Again, I’ll show you how to upload this to a single phone later in the article, but for now let’s look at the new transfer experience.

A call comes in, user hits “BTransfer” which is on the far left.

btransfer1

 The user enters the number and hits Enter.  btransfer2

You’re done!

Notice the “Number:” prompt, the name “BTransfer” we defined in the macro, and the clarity of the process compared to the original.  Also note that though the 500 is shown, this works just as well in VVX 300, 400, and 600 phones.  Shown below is a VVX 300, note the truncated button name:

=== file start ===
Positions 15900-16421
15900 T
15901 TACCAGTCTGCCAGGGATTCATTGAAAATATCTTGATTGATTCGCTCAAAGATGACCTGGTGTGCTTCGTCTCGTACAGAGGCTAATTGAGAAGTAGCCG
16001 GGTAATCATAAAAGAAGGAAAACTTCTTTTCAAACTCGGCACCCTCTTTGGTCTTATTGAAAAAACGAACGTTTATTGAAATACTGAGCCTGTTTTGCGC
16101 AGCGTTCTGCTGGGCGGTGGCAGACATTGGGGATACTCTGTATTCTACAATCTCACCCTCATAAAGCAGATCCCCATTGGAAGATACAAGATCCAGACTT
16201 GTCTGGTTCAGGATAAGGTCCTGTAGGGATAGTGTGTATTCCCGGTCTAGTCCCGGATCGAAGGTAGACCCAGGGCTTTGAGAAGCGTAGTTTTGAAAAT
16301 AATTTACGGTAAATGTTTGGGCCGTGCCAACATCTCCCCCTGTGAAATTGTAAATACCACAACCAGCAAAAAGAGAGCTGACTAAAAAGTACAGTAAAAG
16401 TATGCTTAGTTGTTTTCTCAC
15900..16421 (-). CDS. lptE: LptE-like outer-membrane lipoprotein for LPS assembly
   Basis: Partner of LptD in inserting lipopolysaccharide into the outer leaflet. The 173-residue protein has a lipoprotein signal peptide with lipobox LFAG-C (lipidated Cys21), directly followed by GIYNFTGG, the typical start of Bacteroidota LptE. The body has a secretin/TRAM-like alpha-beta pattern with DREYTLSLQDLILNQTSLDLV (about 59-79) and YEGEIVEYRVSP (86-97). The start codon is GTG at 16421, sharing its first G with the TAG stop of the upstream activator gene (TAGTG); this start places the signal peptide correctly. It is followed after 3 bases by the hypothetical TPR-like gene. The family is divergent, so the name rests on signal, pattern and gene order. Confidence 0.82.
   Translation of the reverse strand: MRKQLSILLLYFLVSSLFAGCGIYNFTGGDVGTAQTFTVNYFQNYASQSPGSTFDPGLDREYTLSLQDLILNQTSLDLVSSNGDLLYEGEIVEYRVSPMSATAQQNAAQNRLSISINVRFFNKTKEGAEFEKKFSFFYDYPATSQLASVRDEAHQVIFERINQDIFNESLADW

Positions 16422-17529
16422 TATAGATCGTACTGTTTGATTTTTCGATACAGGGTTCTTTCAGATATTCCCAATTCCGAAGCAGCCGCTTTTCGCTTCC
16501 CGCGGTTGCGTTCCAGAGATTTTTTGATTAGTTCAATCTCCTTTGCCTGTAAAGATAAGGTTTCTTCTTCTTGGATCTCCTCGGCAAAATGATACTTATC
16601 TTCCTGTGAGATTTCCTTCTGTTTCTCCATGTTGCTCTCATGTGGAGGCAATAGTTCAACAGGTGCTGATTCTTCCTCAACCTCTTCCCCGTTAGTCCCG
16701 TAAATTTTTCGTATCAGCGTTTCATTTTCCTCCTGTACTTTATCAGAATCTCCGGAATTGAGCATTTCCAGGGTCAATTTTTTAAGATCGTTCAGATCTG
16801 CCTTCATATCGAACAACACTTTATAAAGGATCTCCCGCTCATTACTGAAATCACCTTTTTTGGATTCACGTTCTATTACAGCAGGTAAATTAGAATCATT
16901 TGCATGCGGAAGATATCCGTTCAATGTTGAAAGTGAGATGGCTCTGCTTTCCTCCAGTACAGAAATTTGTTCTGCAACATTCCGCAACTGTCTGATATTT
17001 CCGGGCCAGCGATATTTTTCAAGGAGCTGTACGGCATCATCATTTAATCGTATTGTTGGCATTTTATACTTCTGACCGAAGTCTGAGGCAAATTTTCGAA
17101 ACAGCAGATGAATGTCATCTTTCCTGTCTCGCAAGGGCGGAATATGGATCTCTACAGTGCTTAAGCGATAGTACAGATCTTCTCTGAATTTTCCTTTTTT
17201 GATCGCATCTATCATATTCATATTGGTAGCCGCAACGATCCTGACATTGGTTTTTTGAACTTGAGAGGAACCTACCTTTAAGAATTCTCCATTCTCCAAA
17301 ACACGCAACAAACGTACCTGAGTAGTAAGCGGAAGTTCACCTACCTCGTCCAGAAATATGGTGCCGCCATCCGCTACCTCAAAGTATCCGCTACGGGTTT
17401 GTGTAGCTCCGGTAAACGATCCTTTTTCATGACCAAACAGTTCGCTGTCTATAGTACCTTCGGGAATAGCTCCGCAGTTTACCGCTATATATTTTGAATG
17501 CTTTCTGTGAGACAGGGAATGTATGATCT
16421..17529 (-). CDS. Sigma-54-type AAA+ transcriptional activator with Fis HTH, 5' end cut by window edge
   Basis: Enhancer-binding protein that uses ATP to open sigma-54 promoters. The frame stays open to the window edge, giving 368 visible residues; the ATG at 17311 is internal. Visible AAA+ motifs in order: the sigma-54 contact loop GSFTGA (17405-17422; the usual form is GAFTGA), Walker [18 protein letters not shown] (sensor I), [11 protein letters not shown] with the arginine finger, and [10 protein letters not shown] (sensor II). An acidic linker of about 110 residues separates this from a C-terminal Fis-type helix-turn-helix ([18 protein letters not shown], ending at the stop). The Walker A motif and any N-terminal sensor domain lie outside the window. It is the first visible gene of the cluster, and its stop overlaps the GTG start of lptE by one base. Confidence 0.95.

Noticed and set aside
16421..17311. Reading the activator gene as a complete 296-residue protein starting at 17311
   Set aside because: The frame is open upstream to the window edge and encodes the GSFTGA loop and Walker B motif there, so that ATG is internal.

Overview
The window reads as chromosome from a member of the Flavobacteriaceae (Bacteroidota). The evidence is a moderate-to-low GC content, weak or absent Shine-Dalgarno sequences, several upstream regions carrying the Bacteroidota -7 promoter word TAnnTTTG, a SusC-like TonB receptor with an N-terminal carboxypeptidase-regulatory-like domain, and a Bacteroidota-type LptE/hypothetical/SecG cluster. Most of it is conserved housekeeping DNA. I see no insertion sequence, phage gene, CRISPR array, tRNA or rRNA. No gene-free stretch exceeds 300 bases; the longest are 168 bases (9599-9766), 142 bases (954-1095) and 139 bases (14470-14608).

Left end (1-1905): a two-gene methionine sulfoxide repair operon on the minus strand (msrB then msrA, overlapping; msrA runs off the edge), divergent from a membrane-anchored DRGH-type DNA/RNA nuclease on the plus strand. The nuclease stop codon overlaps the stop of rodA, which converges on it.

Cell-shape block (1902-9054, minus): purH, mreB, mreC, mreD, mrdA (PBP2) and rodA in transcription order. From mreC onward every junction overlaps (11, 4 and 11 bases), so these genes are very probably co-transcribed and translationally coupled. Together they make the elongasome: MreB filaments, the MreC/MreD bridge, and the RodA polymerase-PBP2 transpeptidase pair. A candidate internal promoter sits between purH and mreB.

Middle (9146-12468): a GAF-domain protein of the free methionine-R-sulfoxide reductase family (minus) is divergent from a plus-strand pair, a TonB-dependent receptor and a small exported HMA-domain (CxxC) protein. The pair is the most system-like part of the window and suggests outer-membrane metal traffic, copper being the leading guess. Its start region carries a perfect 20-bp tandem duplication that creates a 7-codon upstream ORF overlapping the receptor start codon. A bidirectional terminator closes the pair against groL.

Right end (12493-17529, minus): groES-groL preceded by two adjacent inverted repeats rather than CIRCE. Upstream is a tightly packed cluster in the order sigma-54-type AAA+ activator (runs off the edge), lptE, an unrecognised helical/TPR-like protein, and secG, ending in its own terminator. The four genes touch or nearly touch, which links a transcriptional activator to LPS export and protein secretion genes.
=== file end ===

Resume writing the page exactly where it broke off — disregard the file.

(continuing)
btransfer300

To upload, navigate to your phone’s web page, go to Utilities -> Import & Export Configuration and click “Choose File” to locate the blind.cfg file you created earlier.  Click the Import button and wait for the phone to reboot.  If you’d like to deploy this to all phones or a larger subset, check out Jeff Schertz’ and Greig’s blog as found in the references sections.  Actually, just check out their blogs anyway, they’re jammed full of helpful information.

Upload

Thank you for reading, I hope you found it helpful!

References: